While MSDS requirements promulgated by WHMIS and OSHA closely parallel one another, a major difference between the two concerns criteria for updating an MSDS. Under WHMIS, the MSDS must be renewed every three years or with the occurrence of a formulation change. By contrast, OSHA requires an update only in the case of a change in formulation or health information. Consequently, producers in Canada or those who ship to Canada must possess an MSDS dated within three years Û in French as well as English.

Another difference between the two lies in the style of presenting hazardous ingredients and hazard identity information. WHMIS rules of exposure tend to be more specific than those cited by OSHA, e.g., WHMIS requires the percentage of hazardous ingredient concentrations to be disclosed on the MSDS (unless exempted at the time of product registration with the Hazardous Materials Independent Review Commission [HMIRC], an independent government administrative agency under Health Canada). Additionally, a difference exists in exposure limits and/or toxicological information: OSHA requires PEL and TLV [threshold limit value] data to be included on the MSDS, while WHMIS requires the TLV as well as the LD50 value [lethal dose, 50 percent, i.e., the amount of a material, given all at once, which causes the death of one half of a group of test animals].

In Mexico, requirements for a safety data sheet or MSDS Û known as HDS, Hojas de Datos de Seguridad Û for dangerous chemicals are found in Norma Oficial Mexicana NOM-018-STPS-2000, System for the Identification and Communication of Hazards and Risks for Hazardous Chemical Substances in the Workplace. The definition of a dangerous chemical is broad, as follows:

They are such that their properties either physical or chemical when managed, transported, stored or processed present the possibility of health, inflammability, reactivity or special risks and can affect the health of people exposed to them or result in property losses.

The standard applies to all workplaces in Mexico where dangerous chemicals are handled, transported or stored, yet finished products ready for sale and vehicular transportation outside workplaces are excluded. The producer is thus exempted from requirements to provide an MSDS for a finished concrete component sold in Mexico, although providing the MSDS would assure disclosure of potential hazards.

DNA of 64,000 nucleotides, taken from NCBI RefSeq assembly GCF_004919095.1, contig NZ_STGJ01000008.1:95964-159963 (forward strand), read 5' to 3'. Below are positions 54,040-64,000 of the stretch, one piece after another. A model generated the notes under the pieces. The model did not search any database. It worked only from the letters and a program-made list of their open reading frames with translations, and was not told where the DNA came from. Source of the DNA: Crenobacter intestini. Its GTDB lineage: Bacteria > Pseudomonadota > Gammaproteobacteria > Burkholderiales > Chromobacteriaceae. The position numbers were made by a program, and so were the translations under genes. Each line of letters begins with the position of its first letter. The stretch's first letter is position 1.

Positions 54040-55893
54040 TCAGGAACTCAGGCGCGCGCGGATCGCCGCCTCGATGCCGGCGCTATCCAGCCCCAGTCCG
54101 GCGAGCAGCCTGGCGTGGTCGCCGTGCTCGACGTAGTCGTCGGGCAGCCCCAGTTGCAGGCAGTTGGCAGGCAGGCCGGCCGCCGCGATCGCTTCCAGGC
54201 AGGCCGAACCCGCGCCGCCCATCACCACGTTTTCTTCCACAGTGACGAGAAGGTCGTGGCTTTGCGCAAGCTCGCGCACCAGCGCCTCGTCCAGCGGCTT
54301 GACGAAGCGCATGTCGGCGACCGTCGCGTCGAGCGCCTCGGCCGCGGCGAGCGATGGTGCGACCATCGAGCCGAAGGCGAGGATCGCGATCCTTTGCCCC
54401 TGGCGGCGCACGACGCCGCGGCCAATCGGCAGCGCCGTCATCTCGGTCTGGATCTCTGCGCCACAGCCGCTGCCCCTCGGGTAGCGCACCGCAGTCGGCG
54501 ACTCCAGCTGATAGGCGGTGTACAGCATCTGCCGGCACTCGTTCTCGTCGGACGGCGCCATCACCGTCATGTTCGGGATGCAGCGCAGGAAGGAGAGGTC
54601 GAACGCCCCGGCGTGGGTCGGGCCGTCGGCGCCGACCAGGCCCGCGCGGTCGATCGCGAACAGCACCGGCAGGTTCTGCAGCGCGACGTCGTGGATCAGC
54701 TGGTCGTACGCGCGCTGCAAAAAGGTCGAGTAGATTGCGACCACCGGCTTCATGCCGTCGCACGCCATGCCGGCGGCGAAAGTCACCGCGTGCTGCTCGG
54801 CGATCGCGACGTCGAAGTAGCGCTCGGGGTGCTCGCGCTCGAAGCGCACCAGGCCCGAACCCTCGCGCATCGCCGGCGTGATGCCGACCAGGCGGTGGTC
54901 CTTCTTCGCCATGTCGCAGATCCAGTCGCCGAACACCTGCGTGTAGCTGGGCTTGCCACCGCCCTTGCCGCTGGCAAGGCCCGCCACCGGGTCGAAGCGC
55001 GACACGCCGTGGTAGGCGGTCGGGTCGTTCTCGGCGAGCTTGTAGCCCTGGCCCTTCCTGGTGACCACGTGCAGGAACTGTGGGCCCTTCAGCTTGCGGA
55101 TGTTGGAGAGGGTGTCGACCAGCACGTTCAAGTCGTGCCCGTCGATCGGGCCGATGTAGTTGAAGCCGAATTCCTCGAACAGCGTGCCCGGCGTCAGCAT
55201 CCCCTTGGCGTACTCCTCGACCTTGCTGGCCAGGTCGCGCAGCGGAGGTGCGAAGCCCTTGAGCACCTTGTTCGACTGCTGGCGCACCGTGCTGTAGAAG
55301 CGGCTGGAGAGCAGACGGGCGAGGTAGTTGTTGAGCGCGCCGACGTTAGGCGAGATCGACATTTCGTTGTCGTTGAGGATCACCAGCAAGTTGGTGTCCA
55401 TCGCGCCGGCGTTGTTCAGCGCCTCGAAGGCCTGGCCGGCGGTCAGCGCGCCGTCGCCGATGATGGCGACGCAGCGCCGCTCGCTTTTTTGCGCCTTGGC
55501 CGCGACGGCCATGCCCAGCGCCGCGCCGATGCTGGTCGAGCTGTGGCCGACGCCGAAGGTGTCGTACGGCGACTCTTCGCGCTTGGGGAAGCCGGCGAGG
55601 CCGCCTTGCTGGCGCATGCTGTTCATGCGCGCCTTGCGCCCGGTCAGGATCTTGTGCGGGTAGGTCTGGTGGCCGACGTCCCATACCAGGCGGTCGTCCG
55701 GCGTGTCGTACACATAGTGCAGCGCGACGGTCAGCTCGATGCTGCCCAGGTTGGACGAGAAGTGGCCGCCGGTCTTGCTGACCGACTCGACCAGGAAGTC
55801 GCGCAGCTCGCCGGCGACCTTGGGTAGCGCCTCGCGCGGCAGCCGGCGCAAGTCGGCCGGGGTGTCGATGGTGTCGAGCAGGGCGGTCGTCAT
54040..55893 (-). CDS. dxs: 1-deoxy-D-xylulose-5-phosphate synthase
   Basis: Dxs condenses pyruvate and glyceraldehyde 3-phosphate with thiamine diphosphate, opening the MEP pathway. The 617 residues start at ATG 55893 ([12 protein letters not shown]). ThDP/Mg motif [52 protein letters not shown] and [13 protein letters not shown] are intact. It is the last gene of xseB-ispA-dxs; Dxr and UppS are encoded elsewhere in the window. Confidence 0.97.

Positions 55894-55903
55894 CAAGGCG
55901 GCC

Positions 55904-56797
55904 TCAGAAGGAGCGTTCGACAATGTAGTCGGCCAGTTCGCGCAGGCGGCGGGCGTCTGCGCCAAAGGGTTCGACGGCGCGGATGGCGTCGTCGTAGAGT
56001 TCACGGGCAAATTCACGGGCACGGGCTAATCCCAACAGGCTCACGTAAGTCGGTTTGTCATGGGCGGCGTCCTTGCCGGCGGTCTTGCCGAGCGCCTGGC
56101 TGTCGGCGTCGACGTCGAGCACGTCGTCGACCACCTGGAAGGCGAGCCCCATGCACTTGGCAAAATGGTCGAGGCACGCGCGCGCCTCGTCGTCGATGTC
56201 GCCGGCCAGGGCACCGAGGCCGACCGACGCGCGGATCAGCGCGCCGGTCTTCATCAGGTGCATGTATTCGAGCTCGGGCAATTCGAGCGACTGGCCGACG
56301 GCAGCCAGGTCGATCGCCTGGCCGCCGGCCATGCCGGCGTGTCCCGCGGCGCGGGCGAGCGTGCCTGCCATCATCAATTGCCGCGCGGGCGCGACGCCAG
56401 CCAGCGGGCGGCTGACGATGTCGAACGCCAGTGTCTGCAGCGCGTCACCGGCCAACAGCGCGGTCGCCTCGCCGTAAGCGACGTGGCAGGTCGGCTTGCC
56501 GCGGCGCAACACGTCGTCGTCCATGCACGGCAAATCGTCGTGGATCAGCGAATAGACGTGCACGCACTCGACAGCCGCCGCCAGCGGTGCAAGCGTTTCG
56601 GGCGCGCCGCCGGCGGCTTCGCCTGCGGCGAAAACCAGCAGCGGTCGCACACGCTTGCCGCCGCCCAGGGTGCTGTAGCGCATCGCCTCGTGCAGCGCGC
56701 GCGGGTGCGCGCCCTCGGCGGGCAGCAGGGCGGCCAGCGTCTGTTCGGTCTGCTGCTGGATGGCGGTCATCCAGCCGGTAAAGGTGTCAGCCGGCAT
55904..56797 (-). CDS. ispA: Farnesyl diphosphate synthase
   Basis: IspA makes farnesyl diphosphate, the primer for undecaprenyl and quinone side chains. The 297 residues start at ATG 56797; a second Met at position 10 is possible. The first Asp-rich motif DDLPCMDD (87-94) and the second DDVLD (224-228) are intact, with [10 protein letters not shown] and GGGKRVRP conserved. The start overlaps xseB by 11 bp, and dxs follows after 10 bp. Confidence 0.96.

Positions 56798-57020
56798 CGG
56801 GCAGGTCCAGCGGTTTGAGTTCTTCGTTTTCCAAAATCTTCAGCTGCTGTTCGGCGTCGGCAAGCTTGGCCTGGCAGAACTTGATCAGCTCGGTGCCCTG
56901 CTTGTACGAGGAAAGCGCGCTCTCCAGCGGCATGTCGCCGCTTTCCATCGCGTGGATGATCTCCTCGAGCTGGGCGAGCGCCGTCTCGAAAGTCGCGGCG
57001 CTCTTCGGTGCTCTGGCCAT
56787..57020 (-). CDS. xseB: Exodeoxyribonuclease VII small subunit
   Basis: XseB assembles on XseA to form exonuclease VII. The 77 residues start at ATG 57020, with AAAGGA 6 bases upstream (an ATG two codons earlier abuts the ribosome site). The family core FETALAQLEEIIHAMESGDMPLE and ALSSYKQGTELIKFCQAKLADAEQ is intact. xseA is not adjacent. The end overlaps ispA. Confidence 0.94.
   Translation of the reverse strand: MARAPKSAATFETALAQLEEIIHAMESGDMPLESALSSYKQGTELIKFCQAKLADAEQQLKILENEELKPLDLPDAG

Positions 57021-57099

For European producers, MSDS requirements include the directives 67/548/EEC – Dangerous Substances and 99/45/EC – Classification and Labeling of Chemicals. As defined under the 76/464/EEC – EC Dangerous Substances directive, a dangerous substance is a bio-accumulative, persistent, or toxic material. These standards require producers of dangerous chemicals in European Community member states to provide industrial and professional users with detailed health, safety and environmental information, as well as advice about their products in the form of safety data sheets. Directive 91/155/EEC, as amended by Directives 93/112/EEC and 2001/58/EC, sets out requirements for the information to be included in a safety data sheet.

The British law governing MSDSs is titled Chemicals Hazard and Information and Packaging for Supply Regulations, or CHIP. Comprising a significant difference between OSHA and CHIP regulations, if an MSDS is changed, the latter requires the supplier to notify anyone who received the chemical in the previous 12 months. Likewise, European regulations stipulate that specific phrases pertaining to risk and safety appear on labels and safety data sheets, whereas OSHA simply requires that all hazards and precautions be clearly communicated without specifying a code scheme. Additional information can be found in the Control of Substances Hazardous to Health regulations.

Ultimately, whether a producer elects to prepare an MSDS for its concrete offerings depends on considerations of regulatory requirements as well as a perceived level of care to identify any hazards that may be present in the product. While concrete is recognized worldwide for its durability and inert qualities, respiratory health hazards associated with prolonged breathing of concrete dust are also well known. The disclosure of such potential hazards via the formal MSDS system is a responsible act.